January 30, 2020 The New York Times

They Wanted a Multigenerational Home in Brooklyn. Which Apartment Did They Choose?

With a baby and two grandparents in the mix, a couple look for a place that can accommodate everyone. Here’s where they landed.

In 2014, Julia Cox moved into a two-bedroom rental with a balcony in Brooklyn Heights. The neighborhood reminded her of her native Philadelphia, she said, “with lower-scale buildings and older architecture.”

She thought the apartment — with a rent in the low $4,000s — might feel extravagant for a person living alone, but as it turned out, that wouldn’t be for long. A month later she met Tom Limongello, who was living in a Murray Hill bachelor pad. He joined her in the two-bedroom; the couple married soon after, and she took her husband’s last name.

As they awaited the birth of their daughter, they pondered another kind of arrangement: a multigenerational household, where Mrs. Limongello’s parents could live with them part-time.

The Limongellos began the hunt for a home with room for everyone, but it was hard to find something suitable.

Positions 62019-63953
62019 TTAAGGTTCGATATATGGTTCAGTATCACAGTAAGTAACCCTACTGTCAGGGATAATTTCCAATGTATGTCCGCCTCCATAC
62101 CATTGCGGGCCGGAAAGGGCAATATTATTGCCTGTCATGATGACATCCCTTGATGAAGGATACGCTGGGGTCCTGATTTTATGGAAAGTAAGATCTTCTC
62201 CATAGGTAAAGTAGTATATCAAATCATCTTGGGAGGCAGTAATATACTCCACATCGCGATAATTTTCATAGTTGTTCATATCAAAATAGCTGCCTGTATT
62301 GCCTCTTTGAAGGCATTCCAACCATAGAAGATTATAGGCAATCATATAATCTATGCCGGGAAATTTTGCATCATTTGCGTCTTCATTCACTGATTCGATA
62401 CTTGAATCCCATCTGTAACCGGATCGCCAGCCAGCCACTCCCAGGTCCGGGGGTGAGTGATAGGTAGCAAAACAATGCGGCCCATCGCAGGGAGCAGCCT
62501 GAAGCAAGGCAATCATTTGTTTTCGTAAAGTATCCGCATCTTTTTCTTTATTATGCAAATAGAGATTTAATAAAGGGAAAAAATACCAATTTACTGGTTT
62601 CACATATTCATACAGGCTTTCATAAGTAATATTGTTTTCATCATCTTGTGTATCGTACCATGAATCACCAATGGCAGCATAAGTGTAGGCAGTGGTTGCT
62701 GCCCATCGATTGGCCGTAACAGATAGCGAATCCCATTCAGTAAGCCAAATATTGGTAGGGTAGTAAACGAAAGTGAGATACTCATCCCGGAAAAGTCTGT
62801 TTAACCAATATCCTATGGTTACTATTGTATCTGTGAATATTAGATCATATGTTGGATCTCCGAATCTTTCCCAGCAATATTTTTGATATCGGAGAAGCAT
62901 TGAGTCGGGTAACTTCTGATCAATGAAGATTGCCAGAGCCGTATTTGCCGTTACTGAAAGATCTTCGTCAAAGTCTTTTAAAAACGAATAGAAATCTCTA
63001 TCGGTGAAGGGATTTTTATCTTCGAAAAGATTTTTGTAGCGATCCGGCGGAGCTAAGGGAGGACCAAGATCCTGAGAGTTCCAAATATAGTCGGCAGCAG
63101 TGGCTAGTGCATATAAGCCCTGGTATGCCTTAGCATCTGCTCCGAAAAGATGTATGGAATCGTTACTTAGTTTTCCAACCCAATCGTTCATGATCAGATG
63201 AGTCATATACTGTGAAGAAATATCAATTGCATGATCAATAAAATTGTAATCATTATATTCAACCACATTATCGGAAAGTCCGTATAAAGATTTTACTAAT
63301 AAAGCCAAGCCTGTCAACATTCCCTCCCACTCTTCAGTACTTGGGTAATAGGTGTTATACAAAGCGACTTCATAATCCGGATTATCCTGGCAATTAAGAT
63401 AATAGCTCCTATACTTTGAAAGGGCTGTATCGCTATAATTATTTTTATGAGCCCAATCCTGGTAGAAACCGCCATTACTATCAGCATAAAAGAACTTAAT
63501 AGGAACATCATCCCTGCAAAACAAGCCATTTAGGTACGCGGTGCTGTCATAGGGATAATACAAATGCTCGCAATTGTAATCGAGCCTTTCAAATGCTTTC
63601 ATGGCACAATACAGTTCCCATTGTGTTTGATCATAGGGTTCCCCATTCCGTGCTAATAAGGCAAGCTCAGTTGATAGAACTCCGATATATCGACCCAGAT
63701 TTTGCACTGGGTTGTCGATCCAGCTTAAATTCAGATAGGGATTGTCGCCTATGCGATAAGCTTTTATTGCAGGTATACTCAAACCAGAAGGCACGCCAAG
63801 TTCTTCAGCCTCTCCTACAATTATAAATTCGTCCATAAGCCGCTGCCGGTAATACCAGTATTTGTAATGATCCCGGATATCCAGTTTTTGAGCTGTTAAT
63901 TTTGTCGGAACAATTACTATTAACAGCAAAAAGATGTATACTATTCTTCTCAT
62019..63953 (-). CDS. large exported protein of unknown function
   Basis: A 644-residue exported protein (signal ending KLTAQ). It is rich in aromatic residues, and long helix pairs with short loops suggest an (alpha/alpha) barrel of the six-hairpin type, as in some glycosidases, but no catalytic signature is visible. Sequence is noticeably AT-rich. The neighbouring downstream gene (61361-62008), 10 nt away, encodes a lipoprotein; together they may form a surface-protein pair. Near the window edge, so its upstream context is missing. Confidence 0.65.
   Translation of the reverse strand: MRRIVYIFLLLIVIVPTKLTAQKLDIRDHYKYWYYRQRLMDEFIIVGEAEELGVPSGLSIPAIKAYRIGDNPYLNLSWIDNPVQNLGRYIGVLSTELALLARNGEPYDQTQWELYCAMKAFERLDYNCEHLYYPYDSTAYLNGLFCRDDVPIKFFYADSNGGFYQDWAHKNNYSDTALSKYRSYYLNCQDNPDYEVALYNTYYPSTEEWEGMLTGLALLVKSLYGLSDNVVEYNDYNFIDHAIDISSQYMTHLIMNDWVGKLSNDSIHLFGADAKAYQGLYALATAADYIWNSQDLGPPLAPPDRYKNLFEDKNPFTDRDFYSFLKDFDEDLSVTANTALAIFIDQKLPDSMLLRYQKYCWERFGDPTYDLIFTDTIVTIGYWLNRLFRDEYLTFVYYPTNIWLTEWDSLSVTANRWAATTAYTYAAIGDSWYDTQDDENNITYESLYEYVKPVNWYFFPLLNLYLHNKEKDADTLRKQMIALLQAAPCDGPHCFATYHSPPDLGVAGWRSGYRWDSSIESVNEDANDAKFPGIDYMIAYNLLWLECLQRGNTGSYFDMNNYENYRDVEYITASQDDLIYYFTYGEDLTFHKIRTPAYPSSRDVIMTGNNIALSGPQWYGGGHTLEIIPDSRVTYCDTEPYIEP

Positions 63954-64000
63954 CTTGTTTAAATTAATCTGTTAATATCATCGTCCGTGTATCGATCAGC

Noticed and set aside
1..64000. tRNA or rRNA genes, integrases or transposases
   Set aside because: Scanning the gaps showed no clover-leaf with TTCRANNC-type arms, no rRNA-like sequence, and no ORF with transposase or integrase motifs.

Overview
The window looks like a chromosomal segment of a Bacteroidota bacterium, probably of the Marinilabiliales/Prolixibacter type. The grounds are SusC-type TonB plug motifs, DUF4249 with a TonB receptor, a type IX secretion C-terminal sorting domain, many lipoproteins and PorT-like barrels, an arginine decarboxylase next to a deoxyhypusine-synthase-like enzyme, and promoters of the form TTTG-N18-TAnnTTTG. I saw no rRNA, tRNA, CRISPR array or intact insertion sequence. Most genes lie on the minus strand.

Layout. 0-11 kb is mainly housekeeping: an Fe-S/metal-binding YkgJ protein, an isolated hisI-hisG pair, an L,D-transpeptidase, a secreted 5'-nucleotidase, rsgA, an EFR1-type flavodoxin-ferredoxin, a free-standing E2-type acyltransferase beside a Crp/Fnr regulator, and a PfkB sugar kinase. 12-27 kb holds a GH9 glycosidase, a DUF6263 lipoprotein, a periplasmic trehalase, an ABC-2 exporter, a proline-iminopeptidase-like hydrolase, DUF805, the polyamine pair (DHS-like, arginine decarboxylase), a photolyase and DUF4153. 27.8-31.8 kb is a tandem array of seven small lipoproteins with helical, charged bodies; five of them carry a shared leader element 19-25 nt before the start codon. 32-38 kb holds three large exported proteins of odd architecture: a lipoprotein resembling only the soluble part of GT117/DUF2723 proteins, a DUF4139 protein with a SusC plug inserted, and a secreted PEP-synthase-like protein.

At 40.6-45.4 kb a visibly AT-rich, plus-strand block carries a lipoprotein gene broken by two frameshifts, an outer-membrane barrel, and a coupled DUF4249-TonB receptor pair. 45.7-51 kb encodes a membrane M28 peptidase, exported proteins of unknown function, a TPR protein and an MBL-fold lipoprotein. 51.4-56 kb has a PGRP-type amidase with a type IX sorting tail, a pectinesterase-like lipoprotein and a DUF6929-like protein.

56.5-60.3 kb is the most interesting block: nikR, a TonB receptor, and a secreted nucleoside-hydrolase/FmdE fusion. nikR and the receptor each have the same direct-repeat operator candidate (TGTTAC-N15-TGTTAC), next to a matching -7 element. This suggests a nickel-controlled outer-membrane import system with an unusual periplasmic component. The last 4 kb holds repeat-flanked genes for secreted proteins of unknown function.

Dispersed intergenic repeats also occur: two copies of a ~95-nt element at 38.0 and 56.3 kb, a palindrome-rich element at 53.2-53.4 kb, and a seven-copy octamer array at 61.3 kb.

“My favorite pastime is randomly scrolling through StreetEasy and Zillow, and I did that for a whole year,” said Mrs. Limongello, 36, who manages construction for a real estate developer. What she found, though, was “while the exteriors are beautiful, the interiors are often old and dated.”

Their aim was to stay in or near Brooklyn Heights. For three bedrooms and two bathrooms, ideally with private outdoor space and a washer-dryer, their budget started at around $8,000.

Early on, they decided against a duplex in a charming two-family brick row house. “It was super old-school, and you can imagine they had heating and other types of issues,” said Mr. Limongello, 42, a product manager for an advertising technology company.

When their daughter, Livia, started crawling, the two-bedroom began to feel cramped. Her room was “the size of a large walk-in closet in a suburban home,” Mrs. Limongello said. Mr. Limongello worried that he would bump the baby in the tight space.

Mrs. Limongello’s parents, Malcolm and Rosalie Cox, live near their other daughter’s family, outside of Philadelphia, but planned to spend about a third of their time in Brooklyn and contribute about a third of the rent.


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